Last but certainly not least, we have Modern. I’d be lying if I said that Modern wasn’t the Constructed format that has been on my mind the most recently. Not only did we just get an amazing weekend of Modern from Pro Tour Born of the Gods, but Grand Prix Richmond is right around the corner to further push Magic’s newest format into the spotlight.

I went into the Pro Tour weekend hoping to see all sorts of whacky concoctions ready to battle it out on Magic’s biggest stage, and what I saw by far surpassed my expectations. Let’s take a look at a few of these saucy brews.

I’ve never seen so many terrible cards come together so perfectly to produce such a wickedly potent deck. For those of you unfamiliar with the deck, you basically use the combination of Amulet of Vigor, bounce lands, and Summer Bloom / Azusa, Lost but Seeking to turbo ramp to six mana and get a Primeval Titan into play. The real innovation with this list was adding in numerous Pacts and Hive Mind to have some redundancy at the six-mana slot and another "oops, I win" component in the deck. While the concept of Amulet Combo isn’t exactly brand new, it took a great player like Matthias Hunt to take the decklist to the next level and actually have the gumption to bust it out at the Pro Tour.

Similarly exciting in the awesomeness department is this pile of insanity that Jared Boettcher took to ninth place:

This is the kind of decklist that when I first saw I actually had to pause for a second to figure out what the heck was going on. The central piece to the puzzle is none other than Ad Nauseam. By combining it with either Phyrexian Unlife or Angel’s Grace, you can draw cards to your heart’s content without having to worry about losing the game. Once you have your entire deck in your hand, you get to use the completely hilarious Lightning Storm to blast your opponent into next week.

The thing that I really love about this deck is just how clearly it represents Jared Boettcher. You can practically taste his roots as a Legacy mastermind in the degenerate awesomeness that is this combo deck. The fact that he can transition that talent so fluidly to Modern and have such remarkable success with it is truly inspirational.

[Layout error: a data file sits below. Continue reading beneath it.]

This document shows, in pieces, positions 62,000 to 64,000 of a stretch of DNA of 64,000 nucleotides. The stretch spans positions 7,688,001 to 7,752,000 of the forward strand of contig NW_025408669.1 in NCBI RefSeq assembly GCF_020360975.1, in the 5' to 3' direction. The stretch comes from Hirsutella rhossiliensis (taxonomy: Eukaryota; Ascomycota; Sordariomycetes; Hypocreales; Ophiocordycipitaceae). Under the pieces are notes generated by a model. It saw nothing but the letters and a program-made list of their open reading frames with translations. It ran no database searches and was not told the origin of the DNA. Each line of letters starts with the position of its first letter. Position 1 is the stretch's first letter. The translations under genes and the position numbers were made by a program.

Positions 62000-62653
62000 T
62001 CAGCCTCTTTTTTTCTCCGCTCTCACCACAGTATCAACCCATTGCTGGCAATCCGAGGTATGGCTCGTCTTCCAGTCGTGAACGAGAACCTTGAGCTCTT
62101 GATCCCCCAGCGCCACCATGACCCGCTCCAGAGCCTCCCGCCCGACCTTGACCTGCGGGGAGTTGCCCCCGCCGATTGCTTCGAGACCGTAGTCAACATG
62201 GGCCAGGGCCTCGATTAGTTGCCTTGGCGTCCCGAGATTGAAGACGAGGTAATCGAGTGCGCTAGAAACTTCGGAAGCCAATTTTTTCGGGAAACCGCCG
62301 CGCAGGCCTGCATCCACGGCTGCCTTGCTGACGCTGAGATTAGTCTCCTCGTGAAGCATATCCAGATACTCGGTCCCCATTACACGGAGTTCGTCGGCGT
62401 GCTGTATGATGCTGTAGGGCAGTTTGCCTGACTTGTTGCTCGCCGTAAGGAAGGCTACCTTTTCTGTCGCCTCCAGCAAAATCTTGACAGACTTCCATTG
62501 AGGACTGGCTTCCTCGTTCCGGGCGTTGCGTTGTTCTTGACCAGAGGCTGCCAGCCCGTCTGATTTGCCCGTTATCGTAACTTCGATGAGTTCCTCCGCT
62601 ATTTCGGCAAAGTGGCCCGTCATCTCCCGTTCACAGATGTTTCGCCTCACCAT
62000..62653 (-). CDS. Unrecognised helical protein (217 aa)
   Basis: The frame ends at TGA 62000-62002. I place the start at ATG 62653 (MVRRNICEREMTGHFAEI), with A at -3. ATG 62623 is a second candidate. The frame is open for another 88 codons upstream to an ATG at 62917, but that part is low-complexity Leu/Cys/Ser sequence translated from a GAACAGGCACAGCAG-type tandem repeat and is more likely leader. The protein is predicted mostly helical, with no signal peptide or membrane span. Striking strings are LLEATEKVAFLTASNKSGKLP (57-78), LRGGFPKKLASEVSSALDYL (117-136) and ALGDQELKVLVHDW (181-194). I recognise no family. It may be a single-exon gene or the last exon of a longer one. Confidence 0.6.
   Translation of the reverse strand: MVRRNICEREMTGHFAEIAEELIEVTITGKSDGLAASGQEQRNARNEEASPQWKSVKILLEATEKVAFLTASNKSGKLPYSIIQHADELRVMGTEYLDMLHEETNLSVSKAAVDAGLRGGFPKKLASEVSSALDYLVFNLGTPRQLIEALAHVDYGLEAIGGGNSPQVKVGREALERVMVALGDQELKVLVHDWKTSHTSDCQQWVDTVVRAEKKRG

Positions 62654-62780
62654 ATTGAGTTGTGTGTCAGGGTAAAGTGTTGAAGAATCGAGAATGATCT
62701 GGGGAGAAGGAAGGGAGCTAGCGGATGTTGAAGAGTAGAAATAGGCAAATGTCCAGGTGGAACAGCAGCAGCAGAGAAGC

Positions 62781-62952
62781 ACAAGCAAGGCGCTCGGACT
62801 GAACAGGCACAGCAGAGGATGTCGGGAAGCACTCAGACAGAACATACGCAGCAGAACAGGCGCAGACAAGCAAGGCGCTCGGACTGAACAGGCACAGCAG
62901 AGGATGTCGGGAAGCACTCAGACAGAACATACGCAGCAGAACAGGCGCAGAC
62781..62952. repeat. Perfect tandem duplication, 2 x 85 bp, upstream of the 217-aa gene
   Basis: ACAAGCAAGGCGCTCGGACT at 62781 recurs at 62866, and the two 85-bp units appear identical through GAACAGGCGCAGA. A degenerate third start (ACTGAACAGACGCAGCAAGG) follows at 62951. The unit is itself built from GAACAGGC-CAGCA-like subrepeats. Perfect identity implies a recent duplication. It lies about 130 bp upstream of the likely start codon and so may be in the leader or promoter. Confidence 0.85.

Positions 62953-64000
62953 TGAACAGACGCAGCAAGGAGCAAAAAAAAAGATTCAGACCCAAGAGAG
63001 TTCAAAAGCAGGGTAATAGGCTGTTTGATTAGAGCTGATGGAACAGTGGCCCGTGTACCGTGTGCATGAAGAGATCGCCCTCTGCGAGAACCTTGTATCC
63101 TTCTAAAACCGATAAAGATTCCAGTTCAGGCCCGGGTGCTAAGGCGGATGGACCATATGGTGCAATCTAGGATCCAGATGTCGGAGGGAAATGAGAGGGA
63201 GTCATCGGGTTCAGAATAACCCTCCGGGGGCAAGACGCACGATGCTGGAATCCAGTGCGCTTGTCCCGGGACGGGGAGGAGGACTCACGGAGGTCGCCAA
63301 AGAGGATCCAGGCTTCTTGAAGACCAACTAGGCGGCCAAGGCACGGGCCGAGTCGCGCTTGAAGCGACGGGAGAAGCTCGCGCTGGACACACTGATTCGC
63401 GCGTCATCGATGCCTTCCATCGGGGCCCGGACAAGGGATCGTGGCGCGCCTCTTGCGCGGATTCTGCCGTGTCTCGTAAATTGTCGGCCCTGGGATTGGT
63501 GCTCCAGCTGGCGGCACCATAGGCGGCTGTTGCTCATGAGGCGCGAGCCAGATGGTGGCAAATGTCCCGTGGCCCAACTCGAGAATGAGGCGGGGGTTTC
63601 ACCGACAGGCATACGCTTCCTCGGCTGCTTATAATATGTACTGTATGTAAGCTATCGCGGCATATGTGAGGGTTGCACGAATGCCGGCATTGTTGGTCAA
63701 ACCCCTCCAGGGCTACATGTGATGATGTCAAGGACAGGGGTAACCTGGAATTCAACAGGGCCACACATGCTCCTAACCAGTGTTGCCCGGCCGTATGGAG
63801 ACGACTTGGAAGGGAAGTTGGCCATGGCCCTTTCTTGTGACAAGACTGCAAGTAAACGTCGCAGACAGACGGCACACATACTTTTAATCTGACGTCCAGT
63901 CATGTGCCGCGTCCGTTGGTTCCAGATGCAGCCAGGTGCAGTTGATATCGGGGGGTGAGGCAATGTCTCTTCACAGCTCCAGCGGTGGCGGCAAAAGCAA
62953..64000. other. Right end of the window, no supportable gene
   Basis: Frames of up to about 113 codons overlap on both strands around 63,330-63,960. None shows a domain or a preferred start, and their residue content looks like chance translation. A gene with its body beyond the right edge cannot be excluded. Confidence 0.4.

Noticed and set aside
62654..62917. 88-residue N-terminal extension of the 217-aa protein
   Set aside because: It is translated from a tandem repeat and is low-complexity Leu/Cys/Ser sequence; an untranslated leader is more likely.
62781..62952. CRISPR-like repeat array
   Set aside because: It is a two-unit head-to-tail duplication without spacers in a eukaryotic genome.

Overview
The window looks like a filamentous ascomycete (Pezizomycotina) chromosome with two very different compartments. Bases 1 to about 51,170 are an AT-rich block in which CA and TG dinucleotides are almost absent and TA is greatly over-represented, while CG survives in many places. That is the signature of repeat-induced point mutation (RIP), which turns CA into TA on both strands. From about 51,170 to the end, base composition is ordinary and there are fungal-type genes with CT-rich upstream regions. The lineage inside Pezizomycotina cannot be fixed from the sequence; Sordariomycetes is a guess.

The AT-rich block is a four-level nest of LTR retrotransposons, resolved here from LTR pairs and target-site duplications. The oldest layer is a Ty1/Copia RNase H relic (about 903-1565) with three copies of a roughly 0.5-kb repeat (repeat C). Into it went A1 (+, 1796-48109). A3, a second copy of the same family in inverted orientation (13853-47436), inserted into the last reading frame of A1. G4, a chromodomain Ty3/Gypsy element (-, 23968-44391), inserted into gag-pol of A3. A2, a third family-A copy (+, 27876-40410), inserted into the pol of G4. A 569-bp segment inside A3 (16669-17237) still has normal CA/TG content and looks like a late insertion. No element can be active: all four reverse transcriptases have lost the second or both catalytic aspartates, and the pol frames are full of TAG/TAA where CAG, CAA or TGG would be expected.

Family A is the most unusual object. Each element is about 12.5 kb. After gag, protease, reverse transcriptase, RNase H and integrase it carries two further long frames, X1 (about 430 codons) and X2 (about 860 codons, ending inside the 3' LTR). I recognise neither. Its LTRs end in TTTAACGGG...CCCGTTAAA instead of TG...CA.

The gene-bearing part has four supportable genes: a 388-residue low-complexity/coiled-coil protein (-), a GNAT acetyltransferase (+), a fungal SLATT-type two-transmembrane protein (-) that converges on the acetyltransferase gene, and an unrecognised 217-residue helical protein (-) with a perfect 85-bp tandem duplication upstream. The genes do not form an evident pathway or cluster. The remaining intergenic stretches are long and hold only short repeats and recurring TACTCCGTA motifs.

Now that we’ve gotten some of the more unconventional strategies out of the way, it’s time to once again reference the great Chris Fennell.

Pyromancer Ascension Storm turned out to be one of the best decks of this Pro Tour, and I couldn’t be happier that a good friend and teammate is the player that took it all the way to the Top 8. If not for a stretch of bad luck on Sunday, I’m confident he would’ve taken the deck all the way.

There are two major factors that helped facilitate Storm’s success. One is the absence of Deathrite Shaman. When people don’t have access to an easily maindeckable way to mess with the graveyard, Storm has a much easier time getting Pyromancer Ascension online as well as setting up a deadly Past in Flames.

The second reason can partially be attributed to Deathrite Shaman as well. Without the one-mana powerhouse around, the heavily disruptive decks that it used to enable (like Jund) became a lot weaker and started to take a backseat. This opened up a lot of breathing room for all-in combo decks like the three that I’ve mentioned here to see play without having to worry about losing multiple matches to a few discard spells.

How will Modern react to this new shift in the metagame? I think I know where we’re going to find out:

StarCityGames.com is ready to host what is going to be an incredible Modern Grand Prix next weekend. I can’t wait to see what people learn from Pro Tour Born of the Gods and how they apply that knowledge in Virginia. I’m between two decks myself. On one hand, I’m tempted to pick up Fennell’s Storm list and put it to work. It’s a powerful and reliable deck that a lot of people probably won’t prepare for even though it might be prevalent.

My other choice looks a little something like this:

I’ve always had an affinity (hehe) for these little robots, and that might be enough to convince me to take them into battle. Although Affinity is certainly not the best deck in the format, it’s incredibly fun to play and has game against every matchup. While I’m not a hundred percent sure just yet, I’ll most likely be playing one of these two decks when the time comes.

I’ll of course be staying at my friend Elliot’s house in Richmond. If you remember from a few weeks ago, we’ve been working on a crazy yet competitive brew for him to champion at the GP. Let’s just say we’ve found our masterpiece. I’ll leave you with a little teaser:

As a three-of in the deck, this baby really makes things tick. If you want to see what we’re doing with it, you’re going to have to wait until after the GP or check for "Wegman" on the pairing boards when the big day comes. I promise you won’t be disappointed.

Before I head out for the week, I’d be remiss if I didn’t mention Grand Prix Barcelona. This weekend I’ll be in Spain to battle alongside Seth Manfield and Joe Demestrio in Team Sealed. Team tournaments are some of the most fun experiences you can have in Magic, and I highly suggest teaming up with some buddies to play if you ever get the chance.

Wish us luck!